Rounding towards zero

Use only in the MuPAD Notebook Interface.

This functionality does not run in MATLAB.




trunc rounds a number to the next integer in the direction of 0.

For complex arguments, rounding is applied separately to the real and the imaginary parts.

Integers are returned for real numbers and exact expressions representing real numbers.

Unevaluated function calls are returned for arguments that contain symbolic identifiers.

For floating-point intervals, the result will be a floating-point interval containing all the results of applying the rounding function to the real or complex numbers inside the interval.

If you think of x as a floating-point number, then trunc(x) truncates the digits after the decimal point. Thus, trunc coincides with floor for real positive arguments and with ceil for real negative arguments, respectively.

    Note:   If the argument is a floating-point number of absolute value larger than 10DIGITS, the resulting integer is affected by internal non-significant digits! Cf. Example 3.

    Note:   Internally, exact numerical expressions that are neither integers nor rational numbers are approximated by floating-point numbers before rounding. Thus, the resulting integer may depend on the present value of DIGITS! Cf. Example 4.

Environment Interactions

The functions are sensitive to the environment variable DIGITS which determines the numerical working precision.


Example 1

We demonstrate the rounding of real and complex numbers:

ceil(3.5), floor(3.5), round(3.5), trunc(3.5)

ceil(-7/2), floor(-7/2), round(-7/2), trunc(-7/2)

ceil(3 + 5/2*I), floor(4.3 + 7*I), round(I/2), trunc(I/2)

Also symbolic expressions representing numbers can be rounded:

x := PI*I + 7*sin(exp(2)): ceil(x), floor(x), round(x), trunc(x)

Rounding of expressions with symbolic identifiers produces unevaluated function calls:

delete x: ceil(x), floor(x - 1), round(x + 1), trunc(x^2 + 3)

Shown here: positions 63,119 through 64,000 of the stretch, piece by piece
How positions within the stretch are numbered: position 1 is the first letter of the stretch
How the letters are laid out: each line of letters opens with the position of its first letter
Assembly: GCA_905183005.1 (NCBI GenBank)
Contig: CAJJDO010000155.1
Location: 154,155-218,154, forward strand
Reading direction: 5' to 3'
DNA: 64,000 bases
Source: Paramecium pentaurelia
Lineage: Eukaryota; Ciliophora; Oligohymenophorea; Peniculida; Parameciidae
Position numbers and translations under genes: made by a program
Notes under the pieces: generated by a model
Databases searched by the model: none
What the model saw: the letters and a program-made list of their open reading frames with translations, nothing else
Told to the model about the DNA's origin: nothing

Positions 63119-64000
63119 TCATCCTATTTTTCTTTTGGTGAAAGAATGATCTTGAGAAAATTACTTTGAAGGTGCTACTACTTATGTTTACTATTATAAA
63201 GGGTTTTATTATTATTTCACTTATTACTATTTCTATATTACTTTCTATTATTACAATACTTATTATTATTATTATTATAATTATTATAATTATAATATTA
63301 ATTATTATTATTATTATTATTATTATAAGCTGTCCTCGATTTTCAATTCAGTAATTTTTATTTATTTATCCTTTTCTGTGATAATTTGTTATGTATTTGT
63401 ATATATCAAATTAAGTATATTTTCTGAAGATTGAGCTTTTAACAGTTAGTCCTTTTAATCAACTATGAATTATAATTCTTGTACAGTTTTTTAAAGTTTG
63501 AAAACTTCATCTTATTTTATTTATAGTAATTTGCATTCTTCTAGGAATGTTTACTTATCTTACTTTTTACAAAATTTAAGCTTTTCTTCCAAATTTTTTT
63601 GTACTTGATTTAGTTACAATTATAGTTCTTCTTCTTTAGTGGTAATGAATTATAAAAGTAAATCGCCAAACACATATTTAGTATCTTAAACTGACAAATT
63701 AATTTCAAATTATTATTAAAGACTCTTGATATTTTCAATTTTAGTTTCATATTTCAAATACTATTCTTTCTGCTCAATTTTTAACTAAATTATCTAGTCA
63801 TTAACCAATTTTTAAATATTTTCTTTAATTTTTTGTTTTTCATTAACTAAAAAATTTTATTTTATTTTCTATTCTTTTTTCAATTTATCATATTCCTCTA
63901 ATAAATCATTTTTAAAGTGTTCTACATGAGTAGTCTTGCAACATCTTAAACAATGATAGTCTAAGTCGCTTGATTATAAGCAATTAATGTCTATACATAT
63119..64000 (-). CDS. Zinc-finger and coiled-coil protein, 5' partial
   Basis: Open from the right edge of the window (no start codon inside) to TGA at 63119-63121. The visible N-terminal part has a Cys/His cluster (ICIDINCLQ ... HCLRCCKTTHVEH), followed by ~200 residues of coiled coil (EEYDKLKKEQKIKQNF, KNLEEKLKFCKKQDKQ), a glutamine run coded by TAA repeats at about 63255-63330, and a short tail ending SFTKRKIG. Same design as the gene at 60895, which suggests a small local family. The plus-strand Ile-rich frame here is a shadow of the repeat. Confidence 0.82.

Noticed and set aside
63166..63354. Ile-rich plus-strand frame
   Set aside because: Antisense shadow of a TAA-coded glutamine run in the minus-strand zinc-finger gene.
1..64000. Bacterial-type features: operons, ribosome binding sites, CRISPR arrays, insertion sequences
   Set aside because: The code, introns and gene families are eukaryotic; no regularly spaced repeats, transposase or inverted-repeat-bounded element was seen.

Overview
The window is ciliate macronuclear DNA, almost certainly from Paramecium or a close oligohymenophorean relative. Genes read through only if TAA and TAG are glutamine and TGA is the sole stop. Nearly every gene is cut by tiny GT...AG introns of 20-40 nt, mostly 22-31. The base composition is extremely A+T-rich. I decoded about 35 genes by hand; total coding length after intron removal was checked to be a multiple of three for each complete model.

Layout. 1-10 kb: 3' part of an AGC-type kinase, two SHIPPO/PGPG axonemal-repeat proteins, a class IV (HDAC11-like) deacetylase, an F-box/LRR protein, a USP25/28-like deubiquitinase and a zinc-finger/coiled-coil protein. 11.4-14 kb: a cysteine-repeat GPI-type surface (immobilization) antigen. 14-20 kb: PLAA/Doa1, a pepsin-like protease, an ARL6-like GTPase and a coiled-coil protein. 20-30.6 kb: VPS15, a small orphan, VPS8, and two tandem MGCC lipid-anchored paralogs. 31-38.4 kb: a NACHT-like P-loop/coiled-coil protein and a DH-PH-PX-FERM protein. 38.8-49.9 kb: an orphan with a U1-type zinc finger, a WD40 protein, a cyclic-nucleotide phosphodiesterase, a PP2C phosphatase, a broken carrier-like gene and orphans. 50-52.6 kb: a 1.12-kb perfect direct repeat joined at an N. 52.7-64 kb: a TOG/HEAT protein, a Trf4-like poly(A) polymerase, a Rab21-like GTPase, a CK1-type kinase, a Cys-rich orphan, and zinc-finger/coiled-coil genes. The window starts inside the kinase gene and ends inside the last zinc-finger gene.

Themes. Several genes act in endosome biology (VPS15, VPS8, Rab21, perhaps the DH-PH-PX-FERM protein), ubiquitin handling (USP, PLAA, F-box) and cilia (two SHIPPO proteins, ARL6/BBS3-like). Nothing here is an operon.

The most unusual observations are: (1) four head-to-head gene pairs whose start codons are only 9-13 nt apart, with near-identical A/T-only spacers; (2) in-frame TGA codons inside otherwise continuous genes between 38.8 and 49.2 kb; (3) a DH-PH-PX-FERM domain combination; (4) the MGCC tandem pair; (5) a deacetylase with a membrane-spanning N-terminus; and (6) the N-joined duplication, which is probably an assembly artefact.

Example 2

The call round(x, n) serves for rounding the n-th decimal digit of the floating-point representation of x:

round(123.456, 1), round(123.456, 2), round(123.456, 3),
round(123.456, 4), round(123.456, 5)

float(exp(5)*PI), round(exp(5)*PI, 3)

The second argument may also be negative, leading to rounding of the digits to the left of the decimal point:

round(123.45, 1), round(123.45, 0), round(123.45, -1),
round(123.45, -2), round(123.45, -3)

Example 3

Care should be taken when rounding floating-point numbers of large absolute value:

x := 10^30/3.0

Note that only the first 10 decimal digits are "significant". Further digits are subject to round-off effects caused by the internal binary representation. These "insignificant" digits are part of the integer produced by rounding:

floor(x), ceil(x)

delete x:

Example 4

Exact numerical expressions are internally converted to floating point numbers before rounding. Consequently, the present setting of DIGITS can affect the result:

x := 10^30 - exp(30)^ln(10)

Note that the exact value of this number is 0. Floating point evaluation is subject to severe cancellations:

DIGITS := 10: float(x), floor(x), ceil(x)

The floating-point result is more accurate when a higher precision is used. The rounded values change accordingly:

DIGITS := 20: float(x), floor(x), ceil(x)

DIGITS := 30: float(x), floor(x), ceil(x)

delete x, DIGITS:

Example 5

On floating-point intervals, ceil and floor behave as expected:

ceil(3.5...6.7); floor(3.5...6.7)

These intervals, as easily seen, contain the results of ceil(x) and floor(x) for all , respectively.

Because there are finite numbers represented as RD_INF and RD_NINF, respectively, ceil and floor return very small or large representable numbers in certain cases:


Return Values

Arithmetical expression.

Overloaded By


See Also

MuPAD Functions

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